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Making a SQL Query Execute Quickly


I have created a SQL query that pulls data from the following four tables:  RM00101, RM20101, RM20201, and CN00500.

The query is taking nearly two hours to execute and to display its data in SQL Management Studio.

In researching this, the majority of T-SQL experts advise placing indexes within these four tables.

Truthfully, I hesitate to do so for two reasons.  First, I have read that having additional indexes can actually degrade SQL performance.  Secondly, without the "supervision" of a Microsoft engineer, conducting modifications directly to the GP tables can corrupt those tables and, therefore, compromise GP.

Regardless, is there any harm of placing additional indexes into these tables?  If so, per Microsoft Dynamics Best Practices, what is the way to go about doing this?

My query is, in essence, a big select statement.  Would simply creating a stored procedure containing this query and executing the stored procedure allow for the data to be displayed much more quickly than two hours?

By the way, I found the article below in italics saying that, within reason, indexes can be added to the four tables.

Based on the syntax mentioned in this article, can you please advise me on what indexes I need to create?  I can test in our development environment and advise our DBA of such.

Otherwise, I have heard that using temp tables and indexing in those temp tables would be a good idea.  Does anyone have any SQL views that could be posted here to make such temp tables?  

Thank you!


When hundreds of thousands of records exist in a single table in the database, things can slow down a bit.  If the application is looking for information using a key, then this number of records should not be a problem.  But to look for a single customer, for example, using their phone number, when the phone number is not indexed, can take some time in a large table.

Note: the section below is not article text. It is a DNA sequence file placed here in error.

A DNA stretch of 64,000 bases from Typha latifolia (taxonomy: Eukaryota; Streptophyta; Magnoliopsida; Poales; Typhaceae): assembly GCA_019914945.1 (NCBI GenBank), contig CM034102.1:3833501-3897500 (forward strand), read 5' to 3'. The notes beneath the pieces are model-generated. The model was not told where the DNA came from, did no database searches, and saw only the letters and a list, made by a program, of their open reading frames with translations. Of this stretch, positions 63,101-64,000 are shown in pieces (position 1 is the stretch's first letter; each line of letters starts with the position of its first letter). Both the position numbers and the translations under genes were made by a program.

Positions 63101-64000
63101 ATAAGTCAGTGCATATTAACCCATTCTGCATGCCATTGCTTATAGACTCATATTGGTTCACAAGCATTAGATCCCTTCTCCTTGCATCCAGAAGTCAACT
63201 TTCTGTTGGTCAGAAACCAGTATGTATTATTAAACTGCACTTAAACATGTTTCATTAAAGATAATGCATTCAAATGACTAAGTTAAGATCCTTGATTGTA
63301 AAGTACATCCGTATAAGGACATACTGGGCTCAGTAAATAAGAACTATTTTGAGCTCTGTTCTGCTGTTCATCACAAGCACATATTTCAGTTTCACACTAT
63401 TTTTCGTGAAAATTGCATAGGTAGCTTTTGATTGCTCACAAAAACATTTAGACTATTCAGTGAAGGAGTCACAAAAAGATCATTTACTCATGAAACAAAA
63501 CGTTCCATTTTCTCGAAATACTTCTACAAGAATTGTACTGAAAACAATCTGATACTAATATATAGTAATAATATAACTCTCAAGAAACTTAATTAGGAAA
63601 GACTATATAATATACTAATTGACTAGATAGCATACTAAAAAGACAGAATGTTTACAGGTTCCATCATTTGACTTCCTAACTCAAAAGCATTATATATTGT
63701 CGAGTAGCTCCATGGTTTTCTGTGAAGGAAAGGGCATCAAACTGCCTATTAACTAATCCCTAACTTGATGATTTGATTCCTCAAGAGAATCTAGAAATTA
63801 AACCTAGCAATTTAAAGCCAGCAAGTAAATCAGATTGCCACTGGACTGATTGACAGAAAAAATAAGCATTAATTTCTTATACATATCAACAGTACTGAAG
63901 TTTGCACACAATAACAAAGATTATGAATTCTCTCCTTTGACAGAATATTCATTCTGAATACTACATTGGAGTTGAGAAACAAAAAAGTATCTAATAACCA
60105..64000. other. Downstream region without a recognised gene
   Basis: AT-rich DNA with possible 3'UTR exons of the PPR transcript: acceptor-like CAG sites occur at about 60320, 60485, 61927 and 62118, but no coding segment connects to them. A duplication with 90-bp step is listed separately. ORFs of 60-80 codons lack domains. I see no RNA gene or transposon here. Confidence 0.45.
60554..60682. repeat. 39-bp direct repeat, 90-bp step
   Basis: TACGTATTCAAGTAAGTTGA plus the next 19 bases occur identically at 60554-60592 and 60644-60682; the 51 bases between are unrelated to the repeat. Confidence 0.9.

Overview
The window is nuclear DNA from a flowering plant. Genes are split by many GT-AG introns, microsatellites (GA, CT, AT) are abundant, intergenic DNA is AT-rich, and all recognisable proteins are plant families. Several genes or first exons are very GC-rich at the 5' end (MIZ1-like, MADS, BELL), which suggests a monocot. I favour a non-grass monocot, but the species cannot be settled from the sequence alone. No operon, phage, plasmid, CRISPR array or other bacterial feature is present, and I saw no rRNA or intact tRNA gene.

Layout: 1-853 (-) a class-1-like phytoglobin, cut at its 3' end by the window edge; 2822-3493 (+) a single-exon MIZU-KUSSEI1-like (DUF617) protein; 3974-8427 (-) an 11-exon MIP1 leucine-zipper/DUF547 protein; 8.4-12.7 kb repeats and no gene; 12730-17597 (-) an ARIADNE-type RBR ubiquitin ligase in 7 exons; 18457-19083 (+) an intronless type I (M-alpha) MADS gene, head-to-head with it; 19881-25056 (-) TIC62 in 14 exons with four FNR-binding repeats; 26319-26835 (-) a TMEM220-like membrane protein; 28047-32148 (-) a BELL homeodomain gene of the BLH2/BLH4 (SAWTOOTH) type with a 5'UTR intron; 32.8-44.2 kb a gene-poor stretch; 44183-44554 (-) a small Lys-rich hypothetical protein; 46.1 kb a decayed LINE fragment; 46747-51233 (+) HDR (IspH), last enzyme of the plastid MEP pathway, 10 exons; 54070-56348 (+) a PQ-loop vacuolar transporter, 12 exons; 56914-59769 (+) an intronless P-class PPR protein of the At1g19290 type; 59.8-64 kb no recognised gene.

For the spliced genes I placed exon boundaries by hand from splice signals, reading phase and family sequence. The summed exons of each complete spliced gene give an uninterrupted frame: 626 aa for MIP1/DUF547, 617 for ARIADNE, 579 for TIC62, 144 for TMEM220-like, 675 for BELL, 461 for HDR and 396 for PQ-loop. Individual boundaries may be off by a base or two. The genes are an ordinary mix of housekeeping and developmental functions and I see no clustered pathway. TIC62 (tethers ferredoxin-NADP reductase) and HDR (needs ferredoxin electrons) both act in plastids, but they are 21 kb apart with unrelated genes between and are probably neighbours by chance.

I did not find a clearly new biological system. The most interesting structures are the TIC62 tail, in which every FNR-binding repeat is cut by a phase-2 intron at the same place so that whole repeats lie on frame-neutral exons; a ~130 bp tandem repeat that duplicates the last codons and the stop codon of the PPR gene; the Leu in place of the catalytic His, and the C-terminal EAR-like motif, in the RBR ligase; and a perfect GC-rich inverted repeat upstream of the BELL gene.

Supplemental indexes can be added to these tables!  Don't get too carried away as too many indexes will slow down the process of adding or updating records as all of the indexes need to be updated as well.  But having 3-4 additional indexes should not be a problem.
The following command is typed into the SQL Management Studio in a query window to create a new index.  Make sure to backup your database first and do this when no one else is on the system so mistakes can be corrected.
CREATE INDEX index_name ON table_name (column_name)

index_name is a name given to the index.  The ERP system uses the rule AKtablename99 to indicate an Alternate Key on the table and serializes the keys.  I use RLWKtablename99.  Use what you want.
table_name is the name of the table, like SOP10100 for the Sales Transaction
column_name is the name of the column the index should be built upon.  Two or more columns can be specified if needed but separate each with a comma.
If the index should be in decending order, add DESC at the end of the command.

Version: GP 2013
Section: Dynamics GP, SQL Scripts

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